The Department of Justice/Administrative Office Joint Working Group on Electronic Technology (JETWG) has developed a recommended ESI protocol for use in federal criminal cases.  Entitled “Recommendations for Electronically Stored Information (ESI) Discovery Production in Federal Criminal Cases“, it is the product of a collaborative effort between the two institutions and it has the DOJ leadership’s full support.


The primary purpose of the ESI protocol is to facilitate more predictable, cost-effective, and efficient management of electronic discovery and a reduction in the number of disputes relating to ESI.  The protocol provides a mechanism, through a meet and confer process, to address problems a receiving party might have with an ESI production early in a case, and to discuss the form of the discovery that the party receives. The participants on both sides of JETWG are intimately familiar with the day-to-day challenges attorneys face in criminal cases, and the protocol reflects a pragmatic approach to the problems both prosecutors and defense attorneys face when dealing with electronic discovery.


JETWG negotiated and drafted the protocols over an 18-month period.  The joint working group has representatives from the Federal Defender Offices, CJA Panel, Office of Defender Services, and DOJ, with liaisons from the United States Judiciary.  Andrew Goldsmith, the DOJ National Criminal Discovery Coordinator, and Sean Broderick, the National Litgation Support Administrator, serve as co-chairs.  Donna Elm, Federal Public Defender for the Middle District of Florida, Doug Mitchell, CJA Panel Attorney District Representative for the District of Nevada, Bob Burke, Chief of the Training Branch for Office of Defender Services, and Judy Mroczka, Chief of the Legal and Policy Branch for Office of Defender Services, round out the membership on the Defender Services side of the joint working group.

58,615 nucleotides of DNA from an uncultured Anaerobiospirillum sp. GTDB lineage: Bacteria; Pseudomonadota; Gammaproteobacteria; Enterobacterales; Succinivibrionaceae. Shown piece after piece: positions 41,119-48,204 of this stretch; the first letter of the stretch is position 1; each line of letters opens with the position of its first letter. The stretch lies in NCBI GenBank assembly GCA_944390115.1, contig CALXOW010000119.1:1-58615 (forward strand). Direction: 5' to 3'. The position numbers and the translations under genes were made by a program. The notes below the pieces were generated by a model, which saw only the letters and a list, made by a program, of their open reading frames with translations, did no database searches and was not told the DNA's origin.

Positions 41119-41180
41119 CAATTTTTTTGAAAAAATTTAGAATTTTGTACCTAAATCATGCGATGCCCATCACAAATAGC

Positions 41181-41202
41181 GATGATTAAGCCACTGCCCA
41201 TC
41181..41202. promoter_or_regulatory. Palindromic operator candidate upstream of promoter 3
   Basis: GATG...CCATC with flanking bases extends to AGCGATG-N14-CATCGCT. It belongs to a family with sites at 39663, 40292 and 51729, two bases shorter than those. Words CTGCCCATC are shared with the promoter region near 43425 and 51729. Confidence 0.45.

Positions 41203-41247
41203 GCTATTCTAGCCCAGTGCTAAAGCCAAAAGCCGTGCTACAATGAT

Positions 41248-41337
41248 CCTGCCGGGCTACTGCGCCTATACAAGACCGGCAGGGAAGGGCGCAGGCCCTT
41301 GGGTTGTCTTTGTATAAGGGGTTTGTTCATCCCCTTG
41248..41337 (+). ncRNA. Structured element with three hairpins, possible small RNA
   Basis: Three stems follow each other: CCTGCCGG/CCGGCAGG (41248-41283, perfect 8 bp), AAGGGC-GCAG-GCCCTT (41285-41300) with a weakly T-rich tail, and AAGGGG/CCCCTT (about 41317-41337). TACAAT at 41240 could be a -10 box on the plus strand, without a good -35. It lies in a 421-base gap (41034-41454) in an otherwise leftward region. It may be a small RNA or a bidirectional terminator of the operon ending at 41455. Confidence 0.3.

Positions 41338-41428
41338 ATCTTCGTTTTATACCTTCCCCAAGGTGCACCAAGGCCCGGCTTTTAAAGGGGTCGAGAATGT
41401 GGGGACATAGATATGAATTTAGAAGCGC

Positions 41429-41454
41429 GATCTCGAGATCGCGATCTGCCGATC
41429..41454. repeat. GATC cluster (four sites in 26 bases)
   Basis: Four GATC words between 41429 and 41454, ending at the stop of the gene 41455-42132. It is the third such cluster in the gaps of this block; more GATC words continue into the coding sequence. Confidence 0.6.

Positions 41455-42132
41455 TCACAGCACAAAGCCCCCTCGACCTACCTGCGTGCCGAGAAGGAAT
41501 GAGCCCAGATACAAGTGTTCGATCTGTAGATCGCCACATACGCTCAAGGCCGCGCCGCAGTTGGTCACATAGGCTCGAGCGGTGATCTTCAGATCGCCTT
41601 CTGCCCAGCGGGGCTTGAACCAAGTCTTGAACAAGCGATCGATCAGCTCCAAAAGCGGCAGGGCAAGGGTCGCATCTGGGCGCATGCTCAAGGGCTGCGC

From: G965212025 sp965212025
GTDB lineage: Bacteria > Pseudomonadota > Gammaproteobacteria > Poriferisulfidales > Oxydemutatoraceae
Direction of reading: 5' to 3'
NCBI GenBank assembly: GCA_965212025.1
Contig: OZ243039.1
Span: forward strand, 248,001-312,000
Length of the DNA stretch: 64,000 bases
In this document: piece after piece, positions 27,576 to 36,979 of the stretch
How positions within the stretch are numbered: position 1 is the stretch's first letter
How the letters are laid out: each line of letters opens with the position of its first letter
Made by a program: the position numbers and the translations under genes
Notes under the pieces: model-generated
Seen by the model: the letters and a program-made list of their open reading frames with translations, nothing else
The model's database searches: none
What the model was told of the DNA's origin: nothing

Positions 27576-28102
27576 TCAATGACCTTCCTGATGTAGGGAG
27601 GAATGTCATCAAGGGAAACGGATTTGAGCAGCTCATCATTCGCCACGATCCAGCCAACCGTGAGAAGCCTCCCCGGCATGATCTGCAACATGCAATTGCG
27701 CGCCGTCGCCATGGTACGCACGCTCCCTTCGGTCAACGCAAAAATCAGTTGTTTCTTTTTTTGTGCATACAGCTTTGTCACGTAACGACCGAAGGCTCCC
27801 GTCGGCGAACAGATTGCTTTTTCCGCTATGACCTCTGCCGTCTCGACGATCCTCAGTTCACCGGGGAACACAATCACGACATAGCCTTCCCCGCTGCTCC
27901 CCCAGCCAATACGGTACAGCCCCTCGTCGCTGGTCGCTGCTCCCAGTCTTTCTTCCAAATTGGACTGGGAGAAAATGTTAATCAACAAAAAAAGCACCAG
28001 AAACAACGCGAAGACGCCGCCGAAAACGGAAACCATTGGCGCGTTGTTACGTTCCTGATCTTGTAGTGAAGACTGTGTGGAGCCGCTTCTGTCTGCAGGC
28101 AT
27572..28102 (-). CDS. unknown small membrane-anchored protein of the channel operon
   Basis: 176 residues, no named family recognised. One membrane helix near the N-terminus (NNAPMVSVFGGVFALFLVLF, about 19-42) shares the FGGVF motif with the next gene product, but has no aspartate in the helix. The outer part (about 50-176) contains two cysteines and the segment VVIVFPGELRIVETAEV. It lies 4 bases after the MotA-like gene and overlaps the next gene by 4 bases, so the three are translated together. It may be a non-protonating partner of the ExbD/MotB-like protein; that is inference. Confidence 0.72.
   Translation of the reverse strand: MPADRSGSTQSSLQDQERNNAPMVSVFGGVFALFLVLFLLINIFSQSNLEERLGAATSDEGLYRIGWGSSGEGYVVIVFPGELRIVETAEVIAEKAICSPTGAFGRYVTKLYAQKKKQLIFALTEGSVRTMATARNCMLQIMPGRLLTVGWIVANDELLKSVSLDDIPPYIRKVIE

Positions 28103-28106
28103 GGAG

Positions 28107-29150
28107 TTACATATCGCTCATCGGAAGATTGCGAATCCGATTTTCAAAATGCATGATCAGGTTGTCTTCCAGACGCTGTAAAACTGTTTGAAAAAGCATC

The ESI protocol was directly impacted by input from FDO and CJA panel attorneys, FDO technology staff, paralegals, and investigators in the field.  In addition, we received comments and input on draft versions of the Recommendations from different working groups compromised of Federal Defenders and CJA panel representatives (just as DOJ did on their side).


The Recommendations consist of four parts:


  1. an Introduction containing underlying principles, with hyperlinks to related recommendations and strategies; 
  2. the Recommendations themselves; 
  3. Strategies and Commentary that address technical and logistical issues in more detail and provide specific advice on discovery exchange challenges; and 
  4. an ESI Discovery Production Checklist.


In general, the agreement is designed to encourage early discussion of electronic discovery issues through “meet and confers,” the exchange of data in industry standard or reasonably useable formats, notice to the court of potential discovery issues, and resolution of disputes without court involvement where possible.


This is an important step towards addressing the ESI challenges that people can face in a federal criminal case.  Although almost all information is now created and stored electronically, the discovery provisions of the Federal Rules of Criminal Procedure are largely silent on this issue.  At the same time, there is a void to fill resulting from our shift from a paper to a digital-based society.  The National Litigation Support Team expects to continue the collaborative process with DOJ, and looks forward to an ongoing dialogue with people in the field who are dealing with electronic discovery.